# Set is Infinite iff exist Subsets of all Finite Cardinalities

## Theorem

A set $S$ is infinite if and only if for all $n \in \N$, there exists a subset of $S$ whose cardinality is $n$.

## Proof

Let the cardinality of a set $S$ be denoted $\card S$.

### Necessary Condition

Suppose $S$ is infinite.

We use mathematical induction on $n$.

For all $n \in \N$, let $\map P n$ be the proposition:

- There exists a subset of $S$ whose cardinality is $n$.

#### Basis for the Induction

From Empty Set is Subset of All Sets:

- $\O \subseteq S$

From Cardinality of Empty Set, its cardinality is $0$.

This is our basis for the induction.

#### Induction Hypothesis

Now we need to show that, if $\map P k$ is true, where $k \ge 0$, then it logically follows that $\map P {k + 1}$ is true.

So this is our induction hypothesis:

- There exists a subset of $S$ whose cardinality is $k$.

Then we need to show:

- There exists a subset of $S$ whose cardinality is $k + 1$.

#### Induction Step

This is our induction step:

By the induction hypothesis, there exists $T \subseteq S$ such that $\card T = k$.

First, note that $S \ne T$, otherwise by definition of infinite $S$ would be finite.

So $T$ is therefore a proper subset of $S$.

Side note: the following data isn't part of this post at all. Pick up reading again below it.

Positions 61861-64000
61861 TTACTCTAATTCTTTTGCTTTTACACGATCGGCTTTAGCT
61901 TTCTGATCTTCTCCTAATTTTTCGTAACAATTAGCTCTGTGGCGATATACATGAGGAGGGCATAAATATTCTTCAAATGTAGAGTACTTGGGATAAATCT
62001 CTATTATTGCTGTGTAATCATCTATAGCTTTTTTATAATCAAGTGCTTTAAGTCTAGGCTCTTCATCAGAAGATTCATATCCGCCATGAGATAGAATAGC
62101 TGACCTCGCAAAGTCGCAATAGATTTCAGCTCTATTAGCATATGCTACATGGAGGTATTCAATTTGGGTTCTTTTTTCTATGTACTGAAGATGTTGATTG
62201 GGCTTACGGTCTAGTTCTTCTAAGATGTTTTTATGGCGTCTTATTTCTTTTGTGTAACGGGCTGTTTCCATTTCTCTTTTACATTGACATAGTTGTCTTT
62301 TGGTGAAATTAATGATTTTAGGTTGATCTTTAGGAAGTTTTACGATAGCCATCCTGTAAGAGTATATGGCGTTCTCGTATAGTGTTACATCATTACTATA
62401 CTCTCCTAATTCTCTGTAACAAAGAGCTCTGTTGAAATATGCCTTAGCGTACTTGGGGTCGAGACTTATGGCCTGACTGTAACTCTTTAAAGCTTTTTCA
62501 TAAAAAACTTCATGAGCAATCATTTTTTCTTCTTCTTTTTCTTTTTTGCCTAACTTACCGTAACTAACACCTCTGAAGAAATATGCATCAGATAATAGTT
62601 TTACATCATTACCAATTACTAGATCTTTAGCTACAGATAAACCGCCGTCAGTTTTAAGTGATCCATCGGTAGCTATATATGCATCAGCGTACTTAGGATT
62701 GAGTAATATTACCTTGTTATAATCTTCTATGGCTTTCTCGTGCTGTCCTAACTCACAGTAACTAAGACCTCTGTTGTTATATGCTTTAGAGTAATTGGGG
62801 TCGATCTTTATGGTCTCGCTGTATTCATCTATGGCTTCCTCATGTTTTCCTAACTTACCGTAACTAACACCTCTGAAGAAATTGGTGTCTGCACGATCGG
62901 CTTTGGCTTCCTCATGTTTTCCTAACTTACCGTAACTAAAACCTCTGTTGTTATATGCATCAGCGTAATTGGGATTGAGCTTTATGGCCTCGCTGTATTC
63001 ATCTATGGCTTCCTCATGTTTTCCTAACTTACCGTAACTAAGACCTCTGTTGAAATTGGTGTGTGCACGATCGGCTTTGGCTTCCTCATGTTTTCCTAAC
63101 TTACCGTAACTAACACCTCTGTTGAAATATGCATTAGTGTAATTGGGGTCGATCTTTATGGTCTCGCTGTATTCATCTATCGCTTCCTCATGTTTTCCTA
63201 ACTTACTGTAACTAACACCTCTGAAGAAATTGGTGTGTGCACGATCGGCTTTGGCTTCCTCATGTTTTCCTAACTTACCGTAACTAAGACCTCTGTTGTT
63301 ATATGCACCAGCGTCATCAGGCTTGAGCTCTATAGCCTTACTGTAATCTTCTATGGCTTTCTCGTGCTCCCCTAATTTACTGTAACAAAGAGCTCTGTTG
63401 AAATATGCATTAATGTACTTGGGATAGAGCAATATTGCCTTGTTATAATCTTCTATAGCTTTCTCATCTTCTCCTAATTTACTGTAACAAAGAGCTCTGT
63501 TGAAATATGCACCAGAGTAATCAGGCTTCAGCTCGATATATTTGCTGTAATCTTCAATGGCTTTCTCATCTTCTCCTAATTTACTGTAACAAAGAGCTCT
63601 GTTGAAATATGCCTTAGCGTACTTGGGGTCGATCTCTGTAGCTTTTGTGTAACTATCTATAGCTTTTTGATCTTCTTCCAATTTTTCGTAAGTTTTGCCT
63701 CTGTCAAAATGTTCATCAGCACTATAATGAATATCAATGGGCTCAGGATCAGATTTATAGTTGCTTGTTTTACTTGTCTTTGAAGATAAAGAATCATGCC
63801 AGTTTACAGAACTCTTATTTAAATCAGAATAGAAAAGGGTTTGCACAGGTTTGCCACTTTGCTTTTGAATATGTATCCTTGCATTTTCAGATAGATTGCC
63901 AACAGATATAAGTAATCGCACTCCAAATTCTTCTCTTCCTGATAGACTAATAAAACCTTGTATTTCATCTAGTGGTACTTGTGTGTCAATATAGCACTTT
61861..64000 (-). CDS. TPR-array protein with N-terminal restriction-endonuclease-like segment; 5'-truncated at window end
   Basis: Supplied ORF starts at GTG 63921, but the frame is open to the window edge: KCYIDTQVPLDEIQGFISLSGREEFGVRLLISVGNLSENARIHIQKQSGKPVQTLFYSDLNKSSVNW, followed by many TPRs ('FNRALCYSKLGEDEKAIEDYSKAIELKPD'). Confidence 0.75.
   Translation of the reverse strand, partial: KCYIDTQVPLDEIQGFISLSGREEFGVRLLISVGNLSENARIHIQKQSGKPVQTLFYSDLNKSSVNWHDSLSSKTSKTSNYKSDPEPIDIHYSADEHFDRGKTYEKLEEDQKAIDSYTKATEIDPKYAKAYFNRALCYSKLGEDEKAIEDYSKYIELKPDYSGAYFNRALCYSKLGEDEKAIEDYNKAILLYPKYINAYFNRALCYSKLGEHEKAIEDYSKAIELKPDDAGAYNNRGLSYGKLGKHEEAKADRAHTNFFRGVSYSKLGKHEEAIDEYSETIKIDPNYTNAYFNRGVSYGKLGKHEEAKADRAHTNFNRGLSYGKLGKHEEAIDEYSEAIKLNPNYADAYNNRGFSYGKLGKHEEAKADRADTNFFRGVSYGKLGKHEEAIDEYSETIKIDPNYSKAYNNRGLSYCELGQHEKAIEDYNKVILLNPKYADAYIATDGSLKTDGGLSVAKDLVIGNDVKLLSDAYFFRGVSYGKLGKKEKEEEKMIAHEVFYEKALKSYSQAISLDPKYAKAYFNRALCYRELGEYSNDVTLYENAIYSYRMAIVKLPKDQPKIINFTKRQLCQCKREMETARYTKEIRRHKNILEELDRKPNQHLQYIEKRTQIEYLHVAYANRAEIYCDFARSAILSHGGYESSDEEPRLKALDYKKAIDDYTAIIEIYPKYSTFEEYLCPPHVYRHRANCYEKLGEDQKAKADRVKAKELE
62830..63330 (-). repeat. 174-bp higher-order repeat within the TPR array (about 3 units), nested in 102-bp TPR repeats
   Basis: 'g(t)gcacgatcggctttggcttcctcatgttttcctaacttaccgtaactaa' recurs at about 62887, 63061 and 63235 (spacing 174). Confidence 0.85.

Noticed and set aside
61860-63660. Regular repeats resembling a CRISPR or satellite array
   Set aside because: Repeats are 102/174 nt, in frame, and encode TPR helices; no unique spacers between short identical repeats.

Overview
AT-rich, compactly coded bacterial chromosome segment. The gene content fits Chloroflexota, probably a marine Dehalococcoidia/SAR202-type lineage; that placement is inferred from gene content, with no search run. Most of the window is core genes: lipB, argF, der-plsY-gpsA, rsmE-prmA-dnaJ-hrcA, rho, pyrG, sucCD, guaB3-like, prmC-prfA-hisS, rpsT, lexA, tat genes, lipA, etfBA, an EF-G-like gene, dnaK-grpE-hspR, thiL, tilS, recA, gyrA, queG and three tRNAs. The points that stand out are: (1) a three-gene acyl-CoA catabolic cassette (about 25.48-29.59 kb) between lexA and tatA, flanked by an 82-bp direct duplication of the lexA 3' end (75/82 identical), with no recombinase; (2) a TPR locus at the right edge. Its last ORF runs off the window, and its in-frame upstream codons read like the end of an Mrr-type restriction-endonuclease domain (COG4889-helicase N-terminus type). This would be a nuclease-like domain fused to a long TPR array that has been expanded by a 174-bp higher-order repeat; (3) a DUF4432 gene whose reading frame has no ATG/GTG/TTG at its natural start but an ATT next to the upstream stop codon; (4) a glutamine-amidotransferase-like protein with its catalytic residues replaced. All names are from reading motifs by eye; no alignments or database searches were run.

So:

\(\ds S \setminus T\) | \(\ne\) | \(\ds \O\) | Set Difference with Proper Subset | |||||||||||

\(\ds \exists x\) | \(\in\) | \(\ds S \setminus T\) | Definition of Empty Set | |||||||||||

\(\ds \leadsto \ \ \) | \(\ds \set x\) | \(\subseteq\) | \(\ds S \setminus T\) | Definition of Singleton | ||||||||||

\(\ds \leadsto \ \ \) | \(\ds \set x\) | \(\subseteq\) | \(\ds S\) | Set Difference is Subset: $S \setminus T \subseteq S$ | ||||||||||

\(\ds \leadsto \ \ \) | \(\ds T \cup \set x\) | \(\subseteq\) | \(\ds S\) | $T \subseteq S$ and $\set x \subseteq S$, and Union is Smallest Superset |

As $x \notin T$ it follows that:

- $\set x \cap T = \O$

Thus by Cardinality of Set Union:

- $\card {T \cup \set x} = k + 1$

That is, $T \cup \set x$ is a subset of $S$ whose cardinality is $k + 1$.

This is the set whose existence was to be be proved.

So $\map P k \implies \map P {k + 1}$ and the result follows by the Principle of Mathematical Induction.

Therefore:

- For all $n \in \N$, there exists a subset of $S$ whose cardinality is $n$.

$\Box$

### Sufficient Condition

Suppose that for all $n \in \N$, there exists a subset of $S$ whose cardinality is $n$.

Aiming for a contradiction, suppose that $S$ is finite.

Let $N = \card S$.

As $N \in \N$ it follows that $N + 1 \in \N$.

By hypothesis, there exists a subset $T \subseteq S$ whose cardinality is $N + 1$.

From Cardinality of Subset of Finite Set, $\card S \ge \card T$.

But then $\card S = N \ge N + 1 = \card T$, which contradicts the fact that $N < N + 1$.

From this contradiction it follows that $S$ can not be finite.

$\blacksquare$

## Sources

- 1965: Seth Warner:
*Modern Algebra*... (previous) ... (next): Chapter $\text {III}$: The Natural Numbers: $\S 18$: Induced $N$-ary Operations: Exercise $18.18$